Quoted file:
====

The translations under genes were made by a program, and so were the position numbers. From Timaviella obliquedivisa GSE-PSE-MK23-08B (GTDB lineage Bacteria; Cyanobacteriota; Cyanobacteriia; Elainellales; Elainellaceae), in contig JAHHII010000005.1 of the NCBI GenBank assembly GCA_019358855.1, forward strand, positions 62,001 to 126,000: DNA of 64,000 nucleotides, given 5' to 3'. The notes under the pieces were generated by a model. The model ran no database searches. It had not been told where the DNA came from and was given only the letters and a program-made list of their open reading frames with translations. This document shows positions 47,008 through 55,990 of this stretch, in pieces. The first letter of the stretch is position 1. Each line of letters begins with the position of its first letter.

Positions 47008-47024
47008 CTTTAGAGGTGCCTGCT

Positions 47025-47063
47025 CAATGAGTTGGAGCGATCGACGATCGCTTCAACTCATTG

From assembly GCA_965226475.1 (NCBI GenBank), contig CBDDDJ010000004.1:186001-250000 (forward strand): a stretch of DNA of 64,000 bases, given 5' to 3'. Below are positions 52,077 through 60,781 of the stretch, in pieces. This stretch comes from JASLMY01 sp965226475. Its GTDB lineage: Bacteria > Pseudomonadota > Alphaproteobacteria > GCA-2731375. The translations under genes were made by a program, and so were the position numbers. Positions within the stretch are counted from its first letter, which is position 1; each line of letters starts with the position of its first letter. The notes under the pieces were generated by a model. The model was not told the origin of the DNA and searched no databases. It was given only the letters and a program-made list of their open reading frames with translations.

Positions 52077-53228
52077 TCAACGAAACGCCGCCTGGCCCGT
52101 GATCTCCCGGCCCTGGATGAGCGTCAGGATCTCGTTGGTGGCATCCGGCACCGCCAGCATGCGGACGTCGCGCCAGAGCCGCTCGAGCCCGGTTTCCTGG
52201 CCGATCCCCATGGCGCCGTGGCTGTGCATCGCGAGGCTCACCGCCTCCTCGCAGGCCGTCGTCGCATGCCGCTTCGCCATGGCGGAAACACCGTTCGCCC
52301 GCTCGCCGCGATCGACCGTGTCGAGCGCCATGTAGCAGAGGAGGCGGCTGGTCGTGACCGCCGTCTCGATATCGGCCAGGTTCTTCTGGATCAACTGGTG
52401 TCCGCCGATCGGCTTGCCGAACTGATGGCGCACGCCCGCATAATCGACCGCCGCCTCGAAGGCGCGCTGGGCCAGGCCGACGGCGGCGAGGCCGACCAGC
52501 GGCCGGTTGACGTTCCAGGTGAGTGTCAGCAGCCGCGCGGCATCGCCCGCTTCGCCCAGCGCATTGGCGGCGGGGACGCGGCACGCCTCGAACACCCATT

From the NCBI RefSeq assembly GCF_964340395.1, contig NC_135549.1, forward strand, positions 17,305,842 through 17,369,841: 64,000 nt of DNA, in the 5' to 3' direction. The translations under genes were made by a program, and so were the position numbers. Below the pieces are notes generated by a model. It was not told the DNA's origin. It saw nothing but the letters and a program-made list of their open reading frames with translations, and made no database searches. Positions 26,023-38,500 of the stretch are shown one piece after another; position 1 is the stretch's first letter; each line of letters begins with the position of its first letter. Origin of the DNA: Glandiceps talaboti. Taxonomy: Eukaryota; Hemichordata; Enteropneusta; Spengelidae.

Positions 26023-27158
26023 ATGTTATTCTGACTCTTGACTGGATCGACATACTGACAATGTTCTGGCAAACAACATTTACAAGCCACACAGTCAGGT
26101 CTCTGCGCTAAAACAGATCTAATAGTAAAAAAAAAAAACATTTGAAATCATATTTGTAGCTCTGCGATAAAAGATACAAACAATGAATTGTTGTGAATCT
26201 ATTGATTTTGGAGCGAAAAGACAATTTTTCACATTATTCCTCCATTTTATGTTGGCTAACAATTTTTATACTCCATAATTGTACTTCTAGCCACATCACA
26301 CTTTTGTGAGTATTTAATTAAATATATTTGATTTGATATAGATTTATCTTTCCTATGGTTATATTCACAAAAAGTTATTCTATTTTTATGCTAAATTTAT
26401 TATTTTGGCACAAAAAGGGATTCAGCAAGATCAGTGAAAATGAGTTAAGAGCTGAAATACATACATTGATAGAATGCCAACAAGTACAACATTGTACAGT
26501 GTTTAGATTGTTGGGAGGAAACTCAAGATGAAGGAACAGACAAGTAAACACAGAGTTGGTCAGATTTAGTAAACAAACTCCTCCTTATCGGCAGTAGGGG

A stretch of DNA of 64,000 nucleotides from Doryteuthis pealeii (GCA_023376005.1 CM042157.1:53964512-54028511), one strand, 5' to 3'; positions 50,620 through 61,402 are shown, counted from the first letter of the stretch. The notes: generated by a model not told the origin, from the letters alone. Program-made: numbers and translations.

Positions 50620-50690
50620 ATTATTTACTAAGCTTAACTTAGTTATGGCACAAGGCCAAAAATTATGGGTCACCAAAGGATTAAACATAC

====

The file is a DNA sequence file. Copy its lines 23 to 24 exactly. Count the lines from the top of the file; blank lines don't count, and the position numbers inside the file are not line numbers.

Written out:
Positions 50620-50690
50620 ATTATTTACTAAGCTTAACTTAGTTATGGCACAAGGCCAAAAATTATGGGTCACCAAAGGATTAAACATAC